their thigh. Announcer asks riders to demonstrate tasks, slowly increasing
the difficulty until all riders are eliminated except one. This particular
class increased to where riders were jumping fences and doing flying lead
Object: Too many people are "reliant" on equipment to keep them on their horse. Pulling off your saddle is a great way to assess just how balanced you are.
Game 6- Banana Race- This was a literal race where riders could go as fast as they wanted- while carrying a peeled banana that had been dipped in water. Whoever finished with the fastest time and most banana won. There were three obstacles in the arena that the riders had to go around- the original winner did not pay attention and go around all three.
Object: Moving one's horse out at speed, feeling balanced riding with one rein, maintaining clear communication with your own horse while having the distraction of passing other horses at high speed and still having to ride accurately.
Game 7- Horseless Race (Partners)-
This is one of my favorite events, and I actually do this as an exercise in
some of my clinics. One person who will be "the horse" is blindfolded. The
second person is the "rider." The rider only has "reins" (in this case a
piece of baling twine that is held by the horse) to communicate. The rider
must then steer the horse over a jump, weave cones, back through poles, etc.
Object: This is a great way to find out if you are a "heavy" or unclear rider. It forces the "rider" to have to assess how to communicate with their "horse" in a way that the "horse" can differentiate between slow, fast, turn, etc. It's great for the "horse" to feel what it's like to be "lost" due to unclear communication from their rider.
8- Pairs Class-
Two riders holding one piece of baling twine must move in sync to
announcer's instructions. Class starts off at slower gaits and then increase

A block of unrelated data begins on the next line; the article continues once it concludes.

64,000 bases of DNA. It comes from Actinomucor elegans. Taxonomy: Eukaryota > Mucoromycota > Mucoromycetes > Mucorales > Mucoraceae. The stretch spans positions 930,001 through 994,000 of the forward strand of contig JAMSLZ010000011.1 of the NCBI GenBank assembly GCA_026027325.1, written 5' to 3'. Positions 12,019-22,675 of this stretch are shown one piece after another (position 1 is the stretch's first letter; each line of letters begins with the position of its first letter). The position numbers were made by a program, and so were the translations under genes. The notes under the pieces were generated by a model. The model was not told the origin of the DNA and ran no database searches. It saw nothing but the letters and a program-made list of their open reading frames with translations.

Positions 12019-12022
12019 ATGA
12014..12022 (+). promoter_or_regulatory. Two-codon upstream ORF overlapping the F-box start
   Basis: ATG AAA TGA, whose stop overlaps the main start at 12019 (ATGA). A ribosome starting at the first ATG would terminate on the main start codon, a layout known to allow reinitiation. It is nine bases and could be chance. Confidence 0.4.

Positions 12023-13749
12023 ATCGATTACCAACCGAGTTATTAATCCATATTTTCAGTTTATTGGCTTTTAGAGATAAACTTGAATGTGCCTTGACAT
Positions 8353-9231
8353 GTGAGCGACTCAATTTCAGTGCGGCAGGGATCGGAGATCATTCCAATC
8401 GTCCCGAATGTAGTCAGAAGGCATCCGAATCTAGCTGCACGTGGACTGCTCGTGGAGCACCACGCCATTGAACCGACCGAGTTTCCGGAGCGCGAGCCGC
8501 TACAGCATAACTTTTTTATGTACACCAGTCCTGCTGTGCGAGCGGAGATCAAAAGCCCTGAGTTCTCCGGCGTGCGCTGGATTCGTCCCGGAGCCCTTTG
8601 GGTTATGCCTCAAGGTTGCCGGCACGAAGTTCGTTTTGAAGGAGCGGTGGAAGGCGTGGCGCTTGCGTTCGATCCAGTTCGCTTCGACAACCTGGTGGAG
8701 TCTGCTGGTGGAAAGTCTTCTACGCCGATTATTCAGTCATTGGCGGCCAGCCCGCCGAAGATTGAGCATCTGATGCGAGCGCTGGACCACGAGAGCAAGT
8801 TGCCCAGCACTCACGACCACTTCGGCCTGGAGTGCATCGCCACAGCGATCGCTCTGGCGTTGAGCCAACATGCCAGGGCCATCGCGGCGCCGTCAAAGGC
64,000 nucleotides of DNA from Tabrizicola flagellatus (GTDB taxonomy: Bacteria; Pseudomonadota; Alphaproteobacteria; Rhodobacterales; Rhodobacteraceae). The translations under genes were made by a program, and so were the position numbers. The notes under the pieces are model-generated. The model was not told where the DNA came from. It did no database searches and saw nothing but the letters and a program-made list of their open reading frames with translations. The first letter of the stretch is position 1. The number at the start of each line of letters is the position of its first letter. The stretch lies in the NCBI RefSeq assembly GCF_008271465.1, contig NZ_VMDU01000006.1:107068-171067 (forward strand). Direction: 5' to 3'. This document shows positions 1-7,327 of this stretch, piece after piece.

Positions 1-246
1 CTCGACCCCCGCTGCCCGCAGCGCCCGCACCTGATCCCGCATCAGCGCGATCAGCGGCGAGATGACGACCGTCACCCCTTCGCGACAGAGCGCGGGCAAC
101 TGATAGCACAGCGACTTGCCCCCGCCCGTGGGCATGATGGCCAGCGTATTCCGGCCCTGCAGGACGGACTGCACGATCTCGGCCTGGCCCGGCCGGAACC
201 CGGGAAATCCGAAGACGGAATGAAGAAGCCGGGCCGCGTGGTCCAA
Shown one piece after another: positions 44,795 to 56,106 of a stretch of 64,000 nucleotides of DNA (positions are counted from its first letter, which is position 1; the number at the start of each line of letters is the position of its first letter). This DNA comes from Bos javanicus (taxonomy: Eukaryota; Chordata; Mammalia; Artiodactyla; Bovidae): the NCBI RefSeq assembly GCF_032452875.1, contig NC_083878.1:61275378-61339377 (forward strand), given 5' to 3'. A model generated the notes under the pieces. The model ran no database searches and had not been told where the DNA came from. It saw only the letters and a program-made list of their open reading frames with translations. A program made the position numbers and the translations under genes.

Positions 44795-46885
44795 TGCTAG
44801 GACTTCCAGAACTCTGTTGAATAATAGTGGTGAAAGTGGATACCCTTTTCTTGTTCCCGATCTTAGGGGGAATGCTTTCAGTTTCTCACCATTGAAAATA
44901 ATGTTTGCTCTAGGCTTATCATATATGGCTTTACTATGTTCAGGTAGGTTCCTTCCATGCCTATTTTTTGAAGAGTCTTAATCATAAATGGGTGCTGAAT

in tasks until all teams except one are eliminated. Difficulty in this class
increased to include jumping fences and weaving cones.
Object: Riders have to communicate with one another and their horse. They have to "plan" when they are going to ask what of their horse. They also must be clear to ride accurate so they don't accidentally "bump" their partner. Their timing must be accurate in order to work together.
The wind started to pick up by the end and we did get weather in the afternoon. It was another great experience that riders and horses both seemed to come away the better for!
See you next time
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A natural horsemanship equestrian center offering riding lessons and training in ground work, jumping, dressage, cross country, endurance, trail, western horsemanship & riding plus much more. Alternative Horsemanship with Samantha Harvey offers training with a focus on colt starting, refinement and finishing. Horses learn respect at TEC's charm school. Instruction offered by Sam Harvey, whose background includes 3 Day Eventing, Jumpers, Western Horsemanship, Dressage and more. Sam is also an alumna of The United States Pony Club Youth Congress. Have your young children come join our Pony Pals Program with Jennifer Harvey. We offer facility membership and rentals for use of: round pens, dressage arenas, conditioning tracks, beginner trails, jumping & gaming arenas and more! Gorgeous, scenic location with easy access on Selle Road in Sandpoint, Idaho available for recreational and recognized shows with overnight camping and overnight corrals, even for overnight travelers. We winter in Yuma, Arizona and offer lessons, training and clinics. Samantha offers clinics throughout the United States along with Spring and Summer Full Immersion Camp Clinics in ID, private horsemanship and responses online to Ask the Trainer.